Related Links


YouTube video taken at the Bullers
The Gazetteer for Scotland

General info

Never mind the Bullers

A Geocaching site at the Bullers!

The Old Deer Community Association

They were good enough to link to here, so I'm returning the compliment...


Other attractions nearby:  


Slains Castle

5 mins drive plus a short walk

The ruins of the one-time home of the Earl of Erroll, said to have inspired Bram Stoker's description of Castle Dracula.


1 hour drive north.

Fishing village at the base of the cliffs; well known as the location for the movie "Local Hero". There is an hotel here serving drinks and meals.


1 hour drive north.

Something like Pennan but even more picturesque! You can visit both these villages on the same day, they are quite close by car (but a very long walk over the cliffs via Troup Head). No facilities for tourists. Please do not bring cars down to the village, there is no parking and not much turning space...


Other birdwatching sites in the vicinity (the times are approximate driving times from the Bullers):


Sands of Forvie

20 mins south, near Newburgh

Noted for large flocks of Eider ducks, and a ternery including all four types of tern common to the UK (Common, Arctic, Little and Sandwich)

Loch of Strathbeg RSPB Reserve

30 mins, north

Noted for large flocks of Pink-footed geese during the winter. Also many migrating waders and other birds; even the occasional Flamingo and Cranes have turned up here!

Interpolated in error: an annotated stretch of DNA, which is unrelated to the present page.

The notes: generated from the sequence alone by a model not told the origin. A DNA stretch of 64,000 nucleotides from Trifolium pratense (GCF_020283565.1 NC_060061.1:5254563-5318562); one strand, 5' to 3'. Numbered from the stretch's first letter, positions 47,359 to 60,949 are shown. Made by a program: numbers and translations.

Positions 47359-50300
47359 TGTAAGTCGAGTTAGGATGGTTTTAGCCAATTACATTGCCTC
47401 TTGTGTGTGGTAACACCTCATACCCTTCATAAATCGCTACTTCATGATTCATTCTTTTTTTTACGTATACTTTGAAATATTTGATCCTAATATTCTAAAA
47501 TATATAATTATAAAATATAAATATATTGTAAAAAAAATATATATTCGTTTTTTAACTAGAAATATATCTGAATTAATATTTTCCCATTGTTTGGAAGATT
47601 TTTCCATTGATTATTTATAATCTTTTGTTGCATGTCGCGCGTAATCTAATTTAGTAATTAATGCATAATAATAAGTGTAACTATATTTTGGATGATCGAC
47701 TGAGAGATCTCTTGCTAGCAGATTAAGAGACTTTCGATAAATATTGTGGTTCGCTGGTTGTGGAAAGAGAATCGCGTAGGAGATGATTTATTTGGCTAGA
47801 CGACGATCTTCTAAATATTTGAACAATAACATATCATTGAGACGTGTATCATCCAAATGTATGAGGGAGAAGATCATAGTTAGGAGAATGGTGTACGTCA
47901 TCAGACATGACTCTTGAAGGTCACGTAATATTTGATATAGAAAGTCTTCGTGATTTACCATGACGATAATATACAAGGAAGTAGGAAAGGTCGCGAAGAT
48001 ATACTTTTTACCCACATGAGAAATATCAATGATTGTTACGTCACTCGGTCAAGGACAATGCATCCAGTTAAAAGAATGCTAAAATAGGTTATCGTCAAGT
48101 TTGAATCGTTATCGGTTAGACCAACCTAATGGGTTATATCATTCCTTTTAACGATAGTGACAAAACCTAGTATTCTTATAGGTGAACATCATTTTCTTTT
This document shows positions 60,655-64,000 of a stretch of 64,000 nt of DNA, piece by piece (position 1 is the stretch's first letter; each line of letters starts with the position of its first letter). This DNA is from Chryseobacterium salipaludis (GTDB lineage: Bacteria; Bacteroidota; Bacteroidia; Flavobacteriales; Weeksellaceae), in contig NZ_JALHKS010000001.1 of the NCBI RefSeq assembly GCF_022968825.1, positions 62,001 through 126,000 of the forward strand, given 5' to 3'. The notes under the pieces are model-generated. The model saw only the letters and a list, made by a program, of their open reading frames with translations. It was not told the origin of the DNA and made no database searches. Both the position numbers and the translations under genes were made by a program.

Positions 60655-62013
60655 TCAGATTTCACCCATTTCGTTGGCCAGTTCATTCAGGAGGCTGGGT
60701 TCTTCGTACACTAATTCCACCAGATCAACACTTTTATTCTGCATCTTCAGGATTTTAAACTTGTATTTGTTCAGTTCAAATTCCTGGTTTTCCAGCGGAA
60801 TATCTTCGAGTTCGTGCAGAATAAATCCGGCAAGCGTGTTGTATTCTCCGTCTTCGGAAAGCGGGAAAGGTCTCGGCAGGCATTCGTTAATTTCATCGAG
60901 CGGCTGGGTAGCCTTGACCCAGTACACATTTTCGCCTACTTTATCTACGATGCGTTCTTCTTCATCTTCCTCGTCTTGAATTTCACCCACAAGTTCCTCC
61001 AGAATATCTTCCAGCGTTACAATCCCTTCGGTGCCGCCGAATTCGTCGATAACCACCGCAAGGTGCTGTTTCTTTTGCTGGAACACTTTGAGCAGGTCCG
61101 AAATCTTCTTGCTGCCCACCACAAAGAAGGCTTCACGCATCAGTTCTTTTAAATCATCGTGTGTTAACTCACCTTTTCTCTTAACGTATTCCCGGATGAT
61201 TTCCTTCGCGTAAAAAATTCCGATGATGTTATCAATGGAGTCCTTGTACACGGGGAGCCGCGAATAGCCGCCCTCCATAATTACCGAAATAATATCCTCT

Rattray Head

30 mins, north

The seaward side of the Loch of Strathbeg, this is good for seawatching; Red-throated, Black-throated and Great Northern Divers may be seen passing offshore. Also has a very photogenic lighthouse.

Fowlsheugh RSPB Reserve

1 hour, south

High cliffs south of Stonehaven; much the same species as the Bullers, only even more of them (except maybe Puffins, I think the Bullers has more of those...). Boat trips may be available from Stonehaven harbour during the spring and summer.

Troup Head

1 hour north, plus a long walk.

More cliffs - same kinds of species as the Bullers (plus the occasional Black Guillemot), of interest mainly because of one the UK's only two mainland nesting sites for Gannets (the other is at Bempton Cliffs in Yorkshire). It's also a good walk (though only if you're fit) from the other attractions of the villages of Pennan or Crovie. Crovie is the easier walk, less overgrown though still steep.


General guides to other attractions in the area:


Undiscovered Scotland

(bit of a misnomer - it's all been discovered - but useful; many of the links here go to pages on this site)

Tour Scotland  

Academic and Literary References:


The Statistical Accounts of Scotland, 1791-1799, Cruden Bay

The Edina website, which hosts a searchable online copy of the entire Old and New Statistical Accounts for Scotland, has a description of the local area, activities and population in the late 18th and mid 19th century.
Requires a subscription for detailed information.

The Official Robert Burns Site

Includes the complete text of his poem The Election Ballad which mentions the Bullers.

The Oban, Lorn and North Argyll Guide

Although really about the west coast, includes the text from Johnson and Boswell's "Journey to the Western Isles of Scotland" with a description of their visit to Slains Castle and the Bullers.

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